Thursday, December 30, 2010

A Bad End

My job of 38 years came to a bad end Wednesday, December 29, 2010, at 4:30. My boss called me in and said this would hurt both of us. Then he said we knew this day would happen.

Oh, we did? I always thought it would be the other way around, and I'd be the one leaving to retire in a few years.

He went on to tell me they're restructuring the firm and hiring paralegals. Interesting concept - these paralegals will be doing all the s**t work I was doing as an assistant (fancy word for secretary). Well, maybe they'll  be part-time with no insurance, or a lot younger with a smaller salary. That way the  boss and his cronies can keep even more money for themselves. Whatever the case, since my old boss retired 6 years ago, the firm has not been the same.

So, my many years of dedication, coming to work sick and working hard to keep the clients apparently meant nothing in the long run. It has all come to a Bad End. To add insult to injury, the present boss followed me to my desk and watched me pack up my stuff, as if I were some crazed criminal who'd grab a stapler or  something silly as a souvenir. Not likely. I guess I sound bitter, but I have to tell it like it is.

Actually I'm looking forward to a new beginning. How fitting, to start a new adventure in the New Year!
I plan on getting some projects done while on unemployment, also plenty of writing. Now I have no excuse to let my WIPS languish. I'll pretend I'm going to work, but instead to into the other room and sit myself down at my desk and write on, and on, and on...

PS Some of my Facebook friends have recommended killing him off in one of my manuscripts - tempting idea. I wonder if it will fit in somewhere or if I can make room for it somehow.

Tuesday, December 21, 2010

The Christmas Card List by Morgan Mandel

I wrote this short story in 2009 for my friend, Hagelrat's blog at Un:Bound, but since it's one of my favorites, I'd like to share it with you here. Although this is a work of fiction, some of the aspects of this story ring true for me and many others who send out Christmas cards each year. I hope you enjoy it.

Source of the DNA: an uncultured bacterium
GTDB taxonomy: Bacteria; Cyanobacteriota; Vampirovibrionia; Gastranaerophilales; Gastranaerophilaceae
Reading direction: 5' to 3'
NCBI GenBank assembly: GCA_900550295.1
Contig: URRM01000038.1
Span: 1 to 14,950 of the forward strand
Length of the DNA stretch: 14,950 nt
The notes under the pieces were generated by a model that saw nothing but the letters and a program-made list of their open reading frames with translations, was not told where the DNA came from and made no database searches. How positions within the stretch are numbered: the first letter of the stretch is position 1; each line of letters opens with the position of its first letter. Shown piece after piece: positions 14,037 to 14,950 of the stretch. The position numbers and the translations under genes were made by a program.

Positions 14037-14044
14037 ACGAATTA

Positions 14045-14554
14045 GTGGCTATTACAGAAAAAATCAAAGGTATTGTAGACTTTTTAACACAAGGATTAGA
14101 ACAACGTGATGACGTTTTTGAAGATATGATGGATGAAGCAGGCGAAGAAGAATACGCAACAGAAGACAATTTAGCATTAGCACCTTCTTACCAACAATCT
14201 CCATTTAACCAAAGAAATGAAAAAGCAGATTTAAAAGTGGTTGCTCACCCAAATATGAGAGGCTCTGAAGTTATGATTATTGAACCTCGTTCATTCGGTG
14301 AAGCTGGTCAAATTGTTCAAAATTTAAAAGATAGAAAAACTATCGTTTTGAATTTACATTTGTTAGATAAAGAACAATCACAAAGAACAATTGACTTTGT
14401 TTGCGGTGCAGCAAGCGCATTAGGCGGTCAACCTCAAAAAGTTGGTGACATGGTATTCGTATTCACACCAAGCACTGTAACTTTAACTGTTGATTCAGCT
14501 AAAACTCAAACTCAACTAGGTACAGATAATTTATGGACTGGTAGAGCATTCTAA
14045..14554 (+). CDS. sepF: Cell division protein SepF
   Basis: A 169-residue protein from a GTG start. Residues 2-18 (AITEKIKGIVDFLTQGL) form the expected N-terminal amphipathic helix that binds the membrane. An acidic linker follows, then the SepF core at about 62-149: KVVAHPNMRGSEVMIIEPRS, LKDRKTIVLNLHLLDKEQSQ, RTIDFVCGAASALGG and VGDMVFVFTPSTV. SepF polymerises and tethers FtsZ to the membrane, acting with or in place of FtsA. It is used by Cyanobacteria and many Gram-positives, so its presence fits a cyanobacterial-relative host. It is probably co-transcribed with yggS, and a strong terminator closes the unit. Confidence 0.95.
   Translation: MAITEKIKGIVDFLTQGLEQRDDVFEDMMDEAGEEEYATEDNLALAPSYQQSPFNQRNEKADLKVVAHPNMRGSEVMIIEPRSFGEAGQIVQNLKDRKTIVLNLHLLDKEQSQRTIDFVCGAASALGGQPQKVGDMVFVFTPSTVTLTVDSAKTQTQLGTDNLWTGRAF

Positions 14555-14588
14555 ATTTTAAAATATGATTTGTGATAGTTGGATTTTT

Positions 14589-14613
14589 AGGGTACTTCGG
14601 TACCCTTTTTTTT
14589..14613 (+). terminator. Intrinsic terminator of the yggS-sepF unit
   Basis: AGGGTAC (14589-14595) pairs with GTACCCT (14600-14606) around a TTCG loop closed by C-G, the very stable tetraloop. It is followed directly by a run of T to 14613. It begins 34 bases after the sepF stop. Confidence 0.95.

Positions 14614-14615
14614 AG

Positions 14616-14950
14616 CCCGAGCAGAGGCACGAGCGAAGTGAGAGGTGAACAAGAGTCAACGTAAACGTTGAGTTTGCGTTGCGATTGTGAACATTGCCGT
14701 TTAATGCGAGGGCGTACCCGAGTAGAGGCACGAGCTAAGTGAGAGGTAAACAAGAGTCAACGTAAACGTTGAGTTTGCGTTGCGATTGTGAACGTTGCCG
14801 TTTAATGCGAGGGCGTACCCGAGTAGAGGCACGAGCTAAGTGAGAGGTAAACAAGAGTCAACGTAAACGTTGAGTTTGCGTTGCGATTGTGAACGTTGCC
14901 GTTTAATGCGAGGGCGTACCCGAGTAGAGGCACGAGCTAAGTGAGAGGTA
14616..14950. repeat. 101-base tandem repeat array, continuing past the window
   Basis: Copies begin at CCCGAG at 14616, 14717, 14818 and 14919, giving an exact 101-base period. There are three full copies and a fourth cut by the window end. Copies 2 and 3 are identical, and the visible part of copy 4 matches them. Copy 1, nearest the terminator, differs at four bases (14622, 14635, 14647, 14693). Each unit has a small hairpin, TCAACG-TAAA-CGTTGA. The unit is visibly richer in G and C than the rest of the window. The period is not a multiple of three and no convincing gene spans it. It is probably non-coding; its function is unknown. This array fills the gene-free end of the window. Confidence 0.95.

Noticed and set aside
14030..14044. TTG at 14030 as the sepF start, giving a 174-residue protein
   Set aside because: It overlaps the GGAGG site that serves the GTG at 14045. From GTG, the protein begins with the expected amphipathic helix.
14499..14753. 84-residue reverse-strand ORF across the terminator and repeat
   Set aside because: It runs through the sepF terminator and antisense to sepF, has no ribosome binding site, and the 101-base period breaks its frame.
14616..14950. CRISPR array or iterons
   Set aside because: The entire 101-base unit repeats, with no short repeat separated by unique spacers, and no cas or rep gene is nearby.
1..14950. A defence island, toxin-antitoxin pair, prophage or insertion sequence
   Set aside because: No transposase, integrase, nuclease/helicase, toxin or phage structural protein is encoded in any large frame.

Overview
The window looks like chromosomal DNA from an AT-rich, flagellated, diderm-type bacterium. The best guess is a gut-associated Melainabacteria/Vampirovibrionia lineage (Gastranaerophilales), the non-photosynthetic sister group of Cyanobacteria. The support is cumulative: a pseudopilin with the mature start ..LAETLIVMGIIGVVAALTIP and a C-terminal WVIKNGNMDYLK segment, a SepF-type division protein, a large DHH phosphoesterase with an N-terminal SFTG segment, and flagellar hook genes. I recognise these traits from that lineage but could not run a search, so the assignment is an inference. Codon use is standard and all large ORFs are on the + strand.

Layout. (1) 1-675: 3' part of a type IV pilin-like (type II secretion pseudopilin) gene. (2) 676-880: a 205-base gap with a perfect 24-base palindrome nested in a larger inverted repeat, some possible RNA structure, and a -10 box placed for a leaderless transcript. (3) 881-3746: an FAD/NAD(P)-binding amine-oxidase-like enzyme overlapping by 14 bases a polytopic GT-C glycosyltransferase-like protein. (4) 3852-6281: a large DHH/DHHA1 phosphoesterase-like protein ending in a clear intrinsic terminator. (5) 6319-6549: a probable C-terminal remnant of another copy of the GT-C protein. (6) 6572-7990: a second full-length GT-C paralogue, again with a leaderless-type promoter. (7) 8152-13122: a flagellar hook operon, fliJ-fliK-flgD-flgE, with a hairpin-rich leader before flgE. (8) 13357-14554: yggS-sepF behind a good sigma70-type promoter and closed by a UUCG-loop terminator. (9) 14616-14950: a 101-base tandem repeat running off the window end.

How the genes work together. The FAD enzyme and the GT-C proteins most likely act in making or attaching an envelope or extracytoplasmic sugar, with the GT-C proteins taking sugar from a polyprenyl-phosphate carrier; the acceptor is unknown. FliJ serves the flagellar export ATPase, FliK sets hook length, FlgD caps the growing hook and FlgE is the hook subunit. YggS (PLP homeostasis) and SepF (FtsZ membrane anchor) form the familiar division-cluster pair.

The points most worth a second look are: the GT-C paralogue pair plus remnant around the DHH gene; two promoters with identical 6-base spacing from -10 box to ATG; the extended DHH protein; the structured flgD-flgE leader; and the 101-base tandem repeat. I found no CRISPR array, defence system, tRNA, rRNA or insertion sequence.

Abby frowned, as she set the box of Christmas cards on the kitchen counter and reached for her pen in the junk drawer. What used to give her joy now filled her with sadness. Once she’d groaned at the money she’d spent on cards and stamps. She wished that were still true.

Time marches on. Many of the people who’d touched her life were gone. Some had moved on and left no forwarding addresses, but the majority resided where no mail could reach them.

I miss you,” she said aloud to the empty kitchen.

A wintry afternoon snow/sleet mix pelted the windows. The wind howled, reinforcing Abby's feelings of abandonment.

Christmastime was supposed to be a happy season, but she couldn’t shake off her melancholy. She should be grateful for those who were left, and she was. Still, she longed for the one’s she’d never see again. Mom and Dad, sis, her niece, Nancy, her good friends, Judy and Maureen, and so many others were not around anymore. At times like this, she regretted not finding someone to share her life. Then again, maybe he’d have gone the way of the others.

She padded on her fuzzy slippers to the wooden table, pulled out the matching chair and began penning notes inside the cards. It was hard to make her stiff fingers move right, with the arthritis taking over, not to mention she was more used to typing than writing in cursive. Forty years as an administrative assistant, first on a typewriter, then a computer, did that to a person. Five years after retirement, she still hardly wrote, choosing to use a keyboard instead.

That reminded her. She hadn’t checked her e-mail and blogs. She’d do it after she finished the cards. Her heart lifted at the thought.

Soon she’d stamped the few cards, placed Christmas seals on their backs, and secured them with a rubber band. She’d mail them tomorrow. For now, she’d switch on the laptop computer on her kitchen desk and see what everybody was up to.

The usual mass of e-mails awaited her from e-groups she’d joined over the years. Also, she hadn’t gone through her blog roll yet today, not to mention the Facebook and Twitter posts.

Smiling, she entered the worlds of her cyber friends, commiserated and/or cheered them, according to what was appropriate. Janet had had a baby girl and both were doing fine, Sue’s dog was eating chair legs, John wanted suggestions for an inexpensive, caring Christmas gift for his girlfriend.

When she started to get hungry, a glance at the computer clock surprisingly told her two hours had already passed. The time had been well spent. Though she’d only met one or two of them in person, her online friends were real and important to her. Every day they shared secrets, triumphs and sorrows with each other. Wasn’t that what friendship was about?

She wasn’t so alone after all. A feeling of warmth stole over her, kind of like when she drank a cup of hot chocolate on a cold day. Her snail mail list may have diminished, but her Internet friends had grown. 

She was truly blessed. Smile widening, she got up to fix dinner.

Merry Christmas, Cyber Friends!

From Morgan Mandel

Wednesday, December 15, 2010

Please Welcome My Guest, Chris Redding

Chris will give away a cute purple tote of goodies to one lucky commenter, so be sure to comment and leave your e-mail address.